When I toured the recording studio, I heard a lot of laughter. Is the atmosphere always so cheerful?
Yes. The cast and staff all like this work, and when you gather so many fans, it’s bound to be full of laughter and jokes. The test runs are always fun, but we have to try hard not to laugh during the real recording.
I heard there’s a lot of ad-libbing.
There’s lots of ad-libs because the script says “ad-lib” on it. For example, in a scene where Kiyoshi and Gakuto are planning their strategy, Andrei and co. are in the back hanging out. In these kinds of scenes, there are no written lines, just “ad-lib something that that matches with the picture”. So it’s ad-lib, but within confines. I haven’t had any yet, but if it’s asked of me, I definitely will do it.
Did you get any advice or requests from Director Mizushima?
Before the start of recording, he asked all of us, “has everyone read the manga?” We had all replied, “yes,” to which he said, “Then we’re all good.” That’s about it.
How concise! (laughs) Aside from that, were there any other exchanges?
The third episode was crammed with a lot of content from the original work. Of course we had limits to adhere to, and couldn’t fit in all the lines. We’re only human, so naturally we have limits. But when I raised my voice to complain “this part is difficult,” and he would just say “I have my own problems to deal with, so just please do your best.” (laughs) Somehow, we managed to finish the episode. Since then, I haven’t said anything of the like to the Director again. (laughs)
Is it because of things like that that Director Mizushima is called “crazy”?
Crazy is a bit of a strong word, but the director is definitely very fussy. He’s very particular about what lines would sound good in what scenes.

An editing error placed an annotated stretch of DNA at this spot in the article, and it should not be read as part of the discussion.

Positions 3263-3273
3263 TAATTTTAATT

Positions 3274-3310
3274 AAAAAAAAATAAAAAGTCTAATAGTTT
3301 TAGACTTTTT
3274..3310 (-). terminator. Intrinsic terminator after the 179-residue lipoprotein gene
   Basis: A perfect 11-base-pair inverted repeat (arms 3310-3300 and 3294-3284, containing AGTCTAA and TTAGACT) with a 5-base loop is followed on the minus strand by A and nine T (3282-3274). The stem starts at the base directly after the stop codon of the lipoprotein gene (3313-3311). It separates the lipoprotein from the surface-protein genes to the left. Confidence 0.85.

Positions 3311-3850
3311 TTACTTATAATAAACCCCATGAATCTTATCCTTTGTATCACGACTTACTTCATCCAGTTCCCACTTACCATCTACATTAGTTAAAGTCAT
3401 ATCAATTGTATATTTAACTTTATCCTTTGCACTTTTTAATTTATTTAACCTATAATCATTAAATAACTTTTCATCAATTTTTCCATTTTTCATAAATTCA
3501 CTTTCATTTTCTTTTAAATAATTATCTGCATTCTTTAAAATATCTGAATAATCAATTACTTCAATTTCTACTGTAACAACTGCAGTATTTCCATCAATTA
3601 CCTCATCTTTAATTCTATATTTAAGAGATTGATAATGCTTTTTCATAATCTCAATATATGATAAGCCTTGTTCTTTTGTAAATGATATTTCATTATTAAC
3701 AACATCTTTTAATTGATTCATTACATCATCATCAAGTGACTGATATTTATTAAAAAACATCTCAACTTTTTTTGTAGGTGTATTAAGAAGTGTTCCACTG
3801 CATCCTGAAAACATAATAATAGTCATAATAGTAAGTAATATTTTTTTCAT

It seems that there are many scenes that are difficult to broadcast on TV in this anime...
Yeah. It was definitely a challenge to make it appropriate enough to air. The director said, “well everyone, wouldn’t it be fine to be arrested once? It’d give us more publicity anyways…” We made the show with this kind of tension.
So basically, you had prepared yourself for the worst. (laughs)
I suppose. What I thought was funny was that the director made the cast responsible for it too. Us voice actors only read the lines, which were taken straight from the manga, so there’s no way we were responsible for it... In that sense, I suppose he’s a little crazy. (laughs)
The opening and ending song were both done by the five of you male prison school characters, right?
Yes. The opening was written by Narasaki, and the lyrics were written by Ohtsuki Kenji, so it sounded like my favorite band Tokusatsu’s songs. It was difficult to sing, but it was really fun to be able to help make a song.
Lastly, please leave a message for the readers.
I don’t have anything to say to those that are already watching our show! But for those who aren’t- please tune in every week! For those thirty minutes, you can feel like an idiot while watching our antics. You'll definitely enjoy it!